The oldest of the major team sports, baseball has always held a special place in the hearts and minds of American fans. Called the "national game" or the "national pastime," it is considered by many to be the quintessential American game. But in spite of its ostensible simplicity, baseball has more rules than you can shake a stick at. Today we are going to talk about baseball pennants.
A small, tapering flag shaped like an elongated triangle, pennants are used by every professional baseball team. At home games, they are flown or waved with pride by fans in the stands. Some folks even collect them, since each team has a unique pennant that features its emblem or logo. But there's a big difference between a team pennant and a league pennant. What is it?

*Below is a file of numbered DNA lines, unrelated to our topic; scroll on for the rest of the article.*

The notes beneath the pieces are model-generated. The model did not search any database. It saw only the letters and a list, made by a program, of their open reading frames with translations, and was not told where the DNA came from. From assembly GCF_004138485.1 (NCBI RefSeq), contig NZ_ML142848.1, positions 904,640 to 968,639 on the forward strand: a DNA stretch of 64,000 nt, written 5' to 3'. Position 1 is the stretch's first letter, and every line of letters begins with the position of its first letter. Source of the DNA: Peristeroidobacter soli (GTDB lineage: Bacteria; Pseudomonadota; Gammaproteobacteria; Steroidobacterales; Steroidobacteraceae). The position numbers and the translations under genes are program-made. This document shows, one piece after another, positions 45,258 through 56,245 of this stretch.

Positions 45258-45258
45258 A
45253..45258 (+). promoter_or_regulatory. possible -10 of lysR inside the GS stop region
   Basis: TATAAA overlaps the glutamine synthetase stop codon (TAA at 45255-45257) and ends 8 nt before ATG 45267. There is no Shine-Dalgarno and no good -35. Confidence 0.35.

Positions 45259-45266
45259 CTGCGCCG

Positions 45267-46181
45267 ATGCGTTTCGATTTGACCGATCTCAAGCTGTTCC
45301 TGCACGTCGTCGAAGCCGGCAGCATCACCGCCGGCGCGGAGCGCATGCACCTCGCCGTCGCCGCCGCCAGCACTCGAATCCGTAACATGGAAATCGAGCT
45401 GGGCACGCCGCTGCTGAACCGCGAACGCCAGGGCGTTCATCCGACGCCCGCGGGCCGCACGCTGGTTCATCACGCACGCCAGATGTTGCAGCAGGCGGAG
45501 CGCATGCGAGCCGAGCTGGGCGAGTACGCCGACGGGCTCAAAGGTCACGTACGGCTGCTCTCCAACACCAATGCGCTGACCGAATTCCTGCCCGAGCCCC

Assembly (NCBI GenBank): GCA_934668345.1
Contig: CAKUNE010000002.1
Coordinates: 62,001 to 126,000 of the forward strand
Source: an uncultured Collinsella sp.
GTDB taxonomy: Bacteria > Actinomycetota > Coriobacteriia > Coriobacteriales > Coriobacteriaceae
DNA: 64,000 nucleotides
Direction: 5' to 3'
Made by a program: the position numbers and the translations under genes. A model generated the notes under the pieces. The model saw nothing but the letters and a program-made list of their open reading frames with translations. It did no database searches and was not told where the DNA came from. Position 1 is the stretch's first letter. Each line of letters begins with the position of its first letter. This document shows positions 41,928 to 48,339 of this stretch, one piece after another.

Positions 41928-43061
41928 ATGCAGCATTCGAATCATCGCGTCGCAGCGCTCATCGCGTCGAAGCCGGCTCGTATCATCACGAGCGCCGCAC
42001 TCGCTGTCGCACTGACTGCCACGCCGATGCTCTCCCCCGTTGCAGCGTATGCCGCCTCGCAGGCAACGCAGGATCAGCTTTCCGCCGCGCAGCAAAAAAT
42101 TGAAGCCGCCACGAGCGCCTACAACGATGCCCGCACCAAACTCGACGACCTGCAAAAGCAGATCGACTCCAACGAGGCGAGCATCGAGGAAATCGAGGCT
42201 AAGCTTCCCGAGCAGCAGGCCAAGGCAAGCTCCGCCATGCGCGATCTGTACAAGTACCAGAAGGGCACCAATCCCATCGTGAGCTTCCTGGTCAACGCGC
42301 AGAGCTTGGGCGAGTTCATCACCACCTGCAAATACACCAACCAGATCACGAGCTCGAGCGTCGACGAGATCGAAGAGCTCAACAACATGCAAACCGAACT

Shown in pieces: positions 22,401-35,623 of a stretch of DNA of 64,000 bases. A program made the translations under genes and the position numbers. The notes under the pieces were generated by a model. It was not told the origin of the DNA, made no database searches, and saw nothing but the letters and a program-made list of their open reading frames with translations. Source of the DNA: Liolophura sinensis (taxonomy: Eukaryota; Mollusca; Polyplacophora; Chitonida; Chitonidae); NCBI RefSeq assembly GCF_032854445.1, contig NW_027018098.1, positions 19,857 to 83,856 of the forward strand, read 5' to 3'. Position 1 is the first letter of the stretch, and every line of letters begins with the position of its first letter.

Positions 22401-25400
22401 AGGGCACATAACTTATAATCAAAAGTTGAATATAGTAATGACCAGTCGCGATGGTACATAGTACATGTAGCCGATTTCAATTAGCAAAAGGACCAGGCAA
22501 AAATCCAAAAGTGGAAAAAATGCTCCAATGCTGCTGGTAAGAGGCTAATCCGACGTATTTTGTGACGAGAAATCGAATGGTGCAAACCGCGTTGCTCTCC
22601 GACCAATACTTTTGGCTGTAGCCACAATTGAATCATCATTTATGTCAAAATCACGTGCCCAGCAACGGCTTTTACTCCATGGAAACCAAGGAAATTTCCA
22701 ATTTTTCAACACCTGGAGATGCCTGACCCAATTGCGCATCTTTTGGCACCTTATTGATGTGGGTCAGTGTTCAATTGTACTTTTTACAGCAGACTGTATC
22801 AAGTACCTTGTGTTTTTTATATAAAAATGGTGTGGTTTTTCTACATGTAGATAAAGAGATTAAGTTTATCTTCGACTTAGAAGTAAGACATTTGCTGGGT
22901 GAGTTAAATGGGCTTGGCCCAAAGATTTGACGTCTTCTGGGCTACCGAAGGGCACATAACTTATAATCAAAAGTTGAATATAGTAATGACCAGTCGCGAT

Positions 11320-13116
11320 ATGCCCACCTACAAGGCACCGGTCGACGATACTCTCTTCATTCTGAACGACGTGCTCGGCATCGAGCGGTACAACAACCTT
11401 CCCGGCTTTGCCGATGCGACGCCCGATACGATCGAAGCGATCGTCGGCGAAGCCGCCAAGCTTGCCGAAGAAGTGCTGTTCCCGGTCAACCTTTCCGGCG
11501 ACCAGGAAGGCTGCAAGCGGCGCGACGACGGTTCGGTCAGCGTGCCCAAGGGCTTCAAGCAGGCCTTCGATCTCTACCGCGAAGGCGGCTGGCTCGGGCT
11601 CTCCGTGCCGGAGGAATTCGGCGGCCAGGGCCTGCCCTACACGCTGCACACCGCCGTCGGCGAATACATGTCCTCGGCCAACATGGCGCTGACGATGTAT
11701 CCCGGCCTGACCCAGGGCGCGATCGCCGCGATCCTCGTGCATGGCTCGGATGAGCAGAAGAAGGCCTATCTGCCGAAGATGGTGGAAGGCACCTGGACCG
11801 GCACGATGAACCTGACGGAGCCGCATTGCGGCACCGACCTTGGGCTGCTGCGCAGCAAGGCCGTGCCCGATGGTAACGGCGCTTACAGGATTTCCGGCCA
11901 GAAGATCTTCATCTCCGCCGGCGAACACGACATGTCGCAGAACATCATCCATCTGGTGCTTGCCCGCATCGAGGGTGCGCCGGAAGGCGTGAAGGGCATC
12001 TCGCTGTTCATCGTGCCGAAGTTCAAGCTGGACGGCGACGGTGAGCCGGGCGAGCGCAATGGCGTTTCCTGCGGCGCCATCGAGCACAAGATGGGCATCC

During the regular season, teams compete for league pennants, which can only be flown at the home stadium of the team with the best record that year. These pennants are important for two simple reasons. The first is that they are trophies of sorts that signify a major accomplishment. The second is that they can help the team earn extra revenue by selling replicas to fans.